She has chosen compassion and kindness

Caring for the elderly during their sunset years can be quite a challenge. Especially in the current times, where one is pressed for time and resources.

However, there are people like Rukminidevi, who make an effort to create safe spaces for the elderly through their acts of kindness and charity. Atmanjali, an old age home in Suddekunte village, Madhugiri taluk of Tumakuru district, headed by the 93-year-old Rukminidevi comes as a ray of hope.

This nonagenarian from Yelahanka in Bengaluru used to work in the social welfare department and used part of her savings to build a home for the elderly. Prior to this initiative, Rukminidevi rented a house in Yelahanka, Bengaluru and set up a small unit to make plates using areca nut leaves. About 10 local underprivileged women were employed. Two years ago, she ventured into making sanitary napkins.


Rukminidevi

Her unit has four machines that manufacture 7,000 sanitary napkins a month. “There is a demand for areca nut leaf plates from hotels in Bengaluru. Others sell one plate for Rs 3.50, while I will sell one piece for Rs 2.50. Many hospitals in Bengaluru are ready to buy sanitary napkins from me,” says Rukminidevi.

She also conducts sessions for rural women on using the sanitary napkins. “Each woman can earn quite a bit if she works on a part-time basis. I see it as my commitment to women in rural areas, not as a profit-making venture,” she says.

Rukminidevi comes from a well-to-do family in Kanjeevaram, Tamil Nadu. Her father Bhasyam K Iyengar was a translator in the early 20th century. The family relocated to Bengaluru in 1935. “My father knew the importance of education and hence sent me to the school despite opposition in the family,” Rukminidevi recalls.

A BA graduate from Maharani Arts College, Bengaluru. She got a job in the social welfare department in 1948 and married H N Acharya in 1954. “My job exposed me to the trauma women faced,” she says.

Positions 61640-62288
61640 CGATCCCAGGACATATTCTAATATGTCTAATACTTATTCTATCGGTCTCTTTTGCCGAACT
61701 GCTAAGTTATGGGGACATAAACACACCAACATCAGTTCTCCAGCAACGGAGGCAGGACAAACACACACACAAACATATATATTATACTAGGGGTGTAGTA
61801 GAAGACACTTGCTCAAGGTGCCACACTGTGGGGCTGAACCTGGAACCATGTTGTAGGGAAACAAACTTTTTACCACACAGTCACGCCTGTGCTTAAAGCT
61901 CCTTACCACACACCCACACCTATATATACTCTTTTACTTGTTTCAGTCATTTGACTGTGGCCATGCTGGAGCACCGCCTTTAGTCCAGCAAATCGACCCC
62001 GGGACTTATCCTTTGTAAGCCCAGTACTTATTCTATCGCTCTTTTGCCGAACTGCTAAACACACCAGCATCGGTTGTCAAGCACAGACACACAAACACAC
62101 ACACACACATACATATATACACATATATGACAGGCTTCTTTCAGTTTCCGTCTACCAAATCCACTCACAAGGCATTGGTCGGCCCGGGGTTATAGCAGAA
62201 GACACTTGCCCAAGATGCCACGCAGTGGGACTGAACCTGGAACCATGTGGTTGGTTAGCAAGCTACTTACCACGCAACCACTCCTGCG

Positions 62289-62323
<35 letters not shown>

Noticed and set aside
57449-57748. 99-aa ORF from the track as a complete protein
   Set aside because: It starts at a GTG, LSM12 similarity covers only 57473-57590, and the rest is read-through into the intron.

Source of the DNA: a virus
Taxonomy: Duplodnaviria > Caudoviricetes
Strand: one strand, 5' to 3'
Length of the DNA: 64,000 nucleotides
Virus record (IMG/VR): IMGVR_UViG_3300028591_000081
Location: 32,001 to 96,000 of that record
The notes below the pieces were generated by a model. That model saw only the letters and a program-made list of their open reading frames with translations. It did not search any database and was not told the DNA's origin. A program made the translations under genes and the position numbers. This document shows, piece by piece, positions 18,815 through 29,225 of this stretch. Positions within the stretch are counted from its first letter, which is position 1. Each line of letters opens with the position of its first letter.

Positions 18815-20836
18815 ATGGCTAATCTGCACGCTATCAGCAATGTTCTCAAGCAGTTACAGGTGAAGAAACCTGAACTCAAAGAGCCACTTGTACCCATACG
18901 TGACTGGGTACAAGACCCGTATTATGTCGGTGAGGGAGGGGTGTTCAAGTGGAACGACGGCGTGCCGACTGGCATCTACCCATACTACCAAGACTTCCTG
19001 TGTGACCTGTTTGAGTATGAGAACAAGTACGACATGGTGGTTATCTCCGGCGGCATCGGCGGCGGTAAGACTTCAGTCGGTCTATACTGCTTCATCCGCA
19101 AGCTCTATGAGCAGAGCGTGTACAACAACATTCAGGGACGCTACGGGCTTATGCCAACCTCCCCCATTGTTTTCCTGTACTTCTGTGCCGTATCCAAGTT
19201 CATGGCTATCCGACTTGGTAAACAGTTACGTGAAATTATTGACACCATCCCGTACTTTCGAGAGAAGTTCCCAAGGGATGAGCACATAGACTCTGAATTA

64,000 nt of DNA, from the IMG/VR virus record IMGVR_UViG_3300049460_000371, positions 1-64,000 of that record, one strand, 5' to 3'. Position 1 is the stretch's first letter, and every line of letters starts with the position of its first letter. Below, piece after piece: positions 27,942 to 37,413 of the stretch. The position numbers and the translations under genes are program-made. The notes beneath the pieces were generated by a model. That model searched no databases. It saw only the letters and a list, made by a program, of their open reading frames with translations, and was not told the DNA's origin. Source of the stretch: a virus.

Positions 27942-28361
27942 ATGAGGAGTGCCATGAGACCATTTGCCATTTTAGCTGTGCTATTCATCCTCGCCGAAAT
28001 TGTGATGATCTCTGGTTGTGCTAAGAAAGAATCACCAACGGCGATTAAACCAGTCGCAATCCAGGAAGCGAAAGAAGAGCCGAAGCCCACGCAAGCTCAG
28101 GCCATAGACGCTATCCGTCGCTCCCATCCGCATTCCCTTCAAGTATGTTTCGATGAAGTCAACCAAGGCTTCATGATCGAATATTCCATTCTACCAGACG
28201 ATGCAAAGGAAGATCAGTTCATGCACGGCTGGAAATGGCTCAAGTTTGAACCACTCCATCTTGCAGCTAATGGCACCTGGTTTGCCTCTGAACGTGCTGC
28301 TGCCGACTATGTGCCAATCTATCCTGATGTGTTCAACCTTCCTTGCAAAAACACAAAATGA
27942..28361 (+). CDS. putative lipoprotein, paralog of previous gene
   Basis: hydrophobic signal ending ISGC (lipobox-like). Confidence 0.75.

“I was always rebellious against orthodox beliefs that deprived women of their fundamental rights. One of my relatives was married by the age of six and she became a widow within a year. She spent her life away from people, life actually ended for her much before she could realise what living is,” she added.

“I grew up seeing her trauma and I gravitated towards the idea of social entrepreneurship for women,” she recalls. Rukminidevi is also an avid reader and a staunch propagator of Kannada, she has also composed poems. 

Her initial days, after having vowed to do something for women, were challenging. “My husband and four children sternly opposed my idea when I told that I would dedicate my life for distressed people, but I decided to pursue what I had dreamed of,’’ she says. She founded Maa Charitable Trust on her own. “I’ve vowed not to receive any grants from government, individuals or associations. I’ve have decided to use my earnings to fund what I believe in. It is immensely satisfying. Money without experience and understanding is valueless,” she says.

Rukminidevi saved some amount in a fixed deposit and used the interest from the same to buy a three-acre land and set up a unit in Suddekunte. She recently moved to the village to be able to focus better.

“This is sufficient to manage my ventures,” she says. She has also pledged to donate her body to Ramaiah Hospital after her death. On a concluding note, she says, “Let me tell you that everyone – regardless of how much money or time they have – can make a significant impact on others. And, humans are uninteresting creatures if they’re without tenderness.’’ 

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She has chosen compassion and kindness

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